I could not believe what happened at the start of this round. After the fighters had left their corners for the start of the round the referee took Melindo back to his corner so that the doctor could examine the cut over Melindo’s left eye. The doctor cleaned away the blood and seemed satisfied Melindo could continue. Nothing wrong with that except that Melindo’s corner man then began to treat Melindo’s cut using a swab and putting ointment on it which he should never have been allowed to do. The referee should have stopped it happening. How can a second be allowed to treat a cut once his man has left the corner. It was an untidy round with more missing than connecting from both fighters. Budler was bit more accurate and Melindo landed fewer but harder punches so I did what I don’t like to do and made this one level.
Score 10-10 Even 66-68
Budler’s round. The speed and precision of his punches saw jab after jab pierce Melindo’s guard and he scored with a couple of cracking rights. Melindo also landed a hard right but was too slow with his counters and left swishing air.
Score 10-9 Budler 75-78
Incredibly once again the referee escorted Melindo back to his corner. The doctor said it was OK to continue and Melindo’s corner man treated the cut. What’s going on here? Don’t the officials know you can’t allow this? Once a boxer has left his corner only the doctor should be allowed near the cut. Melindo took this one but only just. He was countering well, landing his left hook and although busier Budler was not as accurate as he had been in other rounds.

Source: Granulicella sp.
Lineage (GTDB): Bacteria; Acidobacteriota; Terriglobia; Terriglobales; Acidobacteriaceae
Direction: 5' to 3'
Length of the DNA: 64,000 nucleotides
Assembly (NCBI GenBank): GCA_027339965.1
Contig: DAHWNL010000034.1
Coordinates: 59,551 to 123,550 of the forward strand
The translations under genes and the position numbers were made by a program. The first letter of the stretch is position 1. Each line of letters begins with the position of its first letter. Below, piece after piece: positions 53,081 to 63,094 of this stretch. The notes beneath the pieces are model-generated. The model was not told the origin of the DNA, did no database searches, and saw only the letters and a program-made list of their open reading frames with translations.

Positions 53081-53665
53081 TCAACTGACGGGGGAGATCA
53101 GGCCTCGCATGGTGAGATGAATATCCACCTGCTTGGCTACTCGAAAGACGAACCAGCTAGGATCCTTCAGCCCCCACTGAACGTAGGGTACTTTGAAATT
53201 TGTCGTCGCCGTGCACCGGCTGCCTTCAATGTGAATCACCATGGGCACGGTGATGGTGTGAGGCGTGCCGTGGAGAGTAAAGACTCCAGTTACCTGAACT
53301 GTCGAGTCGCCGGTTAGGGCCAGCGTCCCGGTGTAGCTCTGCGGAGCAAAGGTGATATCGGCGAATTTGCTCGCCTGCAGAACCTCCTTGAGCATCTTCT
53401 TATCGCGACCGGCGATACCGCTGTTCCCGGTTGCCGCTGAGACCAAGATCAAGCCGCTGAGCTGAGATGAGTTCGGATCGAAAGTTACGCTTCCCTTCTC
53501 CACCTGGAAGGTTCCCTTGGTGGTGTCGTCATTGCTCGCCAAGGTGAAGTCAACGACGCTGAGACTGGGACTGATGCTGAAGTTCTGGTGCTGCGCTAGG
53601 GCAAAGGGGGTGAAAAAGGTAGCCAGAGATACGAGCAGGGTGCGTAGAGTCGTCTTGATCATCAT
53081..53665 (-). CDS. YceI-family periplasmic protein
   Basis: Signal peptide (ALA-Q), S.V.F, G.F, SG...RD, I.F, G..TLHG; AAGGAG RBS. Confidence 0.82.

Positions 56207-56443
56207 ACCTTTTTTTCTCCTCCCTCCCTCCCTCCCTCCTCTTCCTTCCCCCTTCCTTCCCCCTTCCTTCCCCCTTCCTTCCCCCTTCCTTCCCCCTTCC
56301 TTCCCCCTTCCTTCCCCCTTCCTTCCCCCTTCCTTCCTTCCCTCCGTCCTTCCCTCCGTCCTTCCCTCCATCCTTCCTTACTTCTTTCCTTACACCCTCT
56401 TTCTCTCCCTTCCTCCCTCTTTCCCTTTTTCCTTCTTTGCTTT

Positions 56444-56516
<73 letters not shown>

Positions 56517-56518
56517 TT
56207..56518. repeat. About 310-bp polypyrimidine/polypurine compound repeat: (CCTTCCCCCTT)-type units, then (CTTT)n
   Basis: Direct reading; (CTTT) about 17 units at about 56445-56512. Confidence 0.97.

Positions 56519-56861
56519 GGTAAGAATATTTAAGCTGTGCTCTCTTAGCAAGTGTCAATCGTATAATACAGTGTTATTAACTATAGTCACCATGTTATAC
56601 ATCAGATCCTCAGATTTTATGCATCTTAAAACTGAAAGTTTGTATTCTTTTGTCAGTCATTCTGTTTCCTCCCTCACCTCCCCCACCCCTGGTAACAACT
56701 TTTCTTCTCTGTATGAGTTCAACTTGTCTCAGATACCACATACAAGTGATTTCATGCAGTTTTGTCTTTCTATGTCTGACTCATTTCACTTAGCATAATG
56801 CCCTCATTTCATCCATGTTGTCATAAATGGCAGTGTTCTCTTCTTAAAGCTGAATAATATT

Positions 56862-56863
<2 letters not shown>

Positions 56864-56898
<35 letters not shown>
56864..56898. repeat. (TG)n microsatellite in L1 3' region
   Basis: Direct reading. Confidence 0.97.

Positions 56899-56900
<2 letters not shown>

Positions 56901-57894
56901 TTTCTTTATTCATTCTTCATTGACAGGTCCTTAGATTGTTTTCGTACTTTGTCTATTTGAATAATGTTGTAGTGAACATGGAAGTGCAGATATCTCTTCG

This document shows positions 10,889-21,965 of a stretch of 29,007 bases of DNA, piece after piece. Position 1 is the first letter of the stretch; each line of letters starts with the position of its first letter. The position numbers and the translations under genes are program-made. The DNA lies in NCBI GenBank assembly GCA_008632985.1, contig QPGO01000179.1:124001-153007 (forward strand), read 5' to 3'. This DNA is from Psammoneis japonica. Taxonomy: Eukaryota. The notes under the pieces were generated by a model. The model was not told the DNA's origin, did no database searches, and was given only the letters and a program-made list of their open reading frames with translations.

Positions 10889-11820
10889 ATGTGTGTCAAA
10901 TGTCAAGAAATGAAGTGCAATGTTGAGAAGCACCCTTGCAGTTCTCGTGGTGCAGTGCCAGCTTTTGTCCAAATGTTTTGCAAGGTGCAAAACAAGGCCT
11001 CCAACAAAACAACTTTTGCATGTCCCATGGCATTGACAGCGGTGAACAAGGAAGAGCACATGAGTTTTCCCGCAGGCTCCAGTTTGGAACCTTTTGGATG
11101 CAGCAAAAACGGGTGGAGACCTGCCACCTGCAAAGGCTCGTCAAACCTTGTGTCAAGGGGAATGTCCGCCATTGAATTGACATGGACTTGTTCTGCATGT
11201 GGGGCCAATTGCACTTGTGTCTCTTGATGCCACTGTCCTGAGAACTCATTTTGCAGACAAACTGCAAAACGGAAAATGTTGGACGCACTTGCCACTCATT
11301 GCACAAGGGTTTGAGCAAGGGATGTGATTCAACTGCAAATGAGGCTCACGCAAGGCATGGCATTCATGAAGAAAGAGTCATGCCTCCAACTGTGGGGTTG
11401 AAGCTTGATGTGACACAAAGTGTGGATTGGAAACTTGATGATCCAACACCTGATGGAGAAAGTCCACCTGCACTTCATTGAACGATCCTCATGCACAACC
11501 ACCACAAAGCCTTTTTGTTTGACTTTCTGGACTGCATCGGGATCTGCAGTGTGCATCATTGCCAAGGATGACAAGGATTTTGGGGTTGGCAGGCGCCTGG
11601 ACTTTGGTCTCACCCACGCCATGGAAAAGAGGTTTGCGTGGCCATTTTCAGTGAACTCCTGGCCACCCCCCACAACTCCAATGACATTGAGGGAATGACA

Score 10-9 Melindo 85-87
Budler’s speed again took this one. Melindo had no answer to the jab Budler was constantly sliding past his leaky guard. The South African was also getting home rights. Melindo landed a good right and a left hook and as they traded a clash of heads sent Melindo staggering backwards. Blood was now running from a cut over the right eye of Melindo. He complained to the referee that is was a deliberate butt. The referee saw nothing wrong and in fact only warned Budler about a punch to the back of the head. Budler finished the round strongly to take it.
Score 10-9 Budler 94-97
The cut on the right eyelid was a bad one and for a third time when the round began the referee took Melindo back to his corner and after the doctor had stopped examining the cut Melindo’s second used a swab and ointment on the cut. This was Budler’s round Melindo scored early with his best combination of punches in the fight but then Budler took over. He was banging jab after jab through Melindo’s guard and following that with straight rights as Melindo fired desperate counters which missed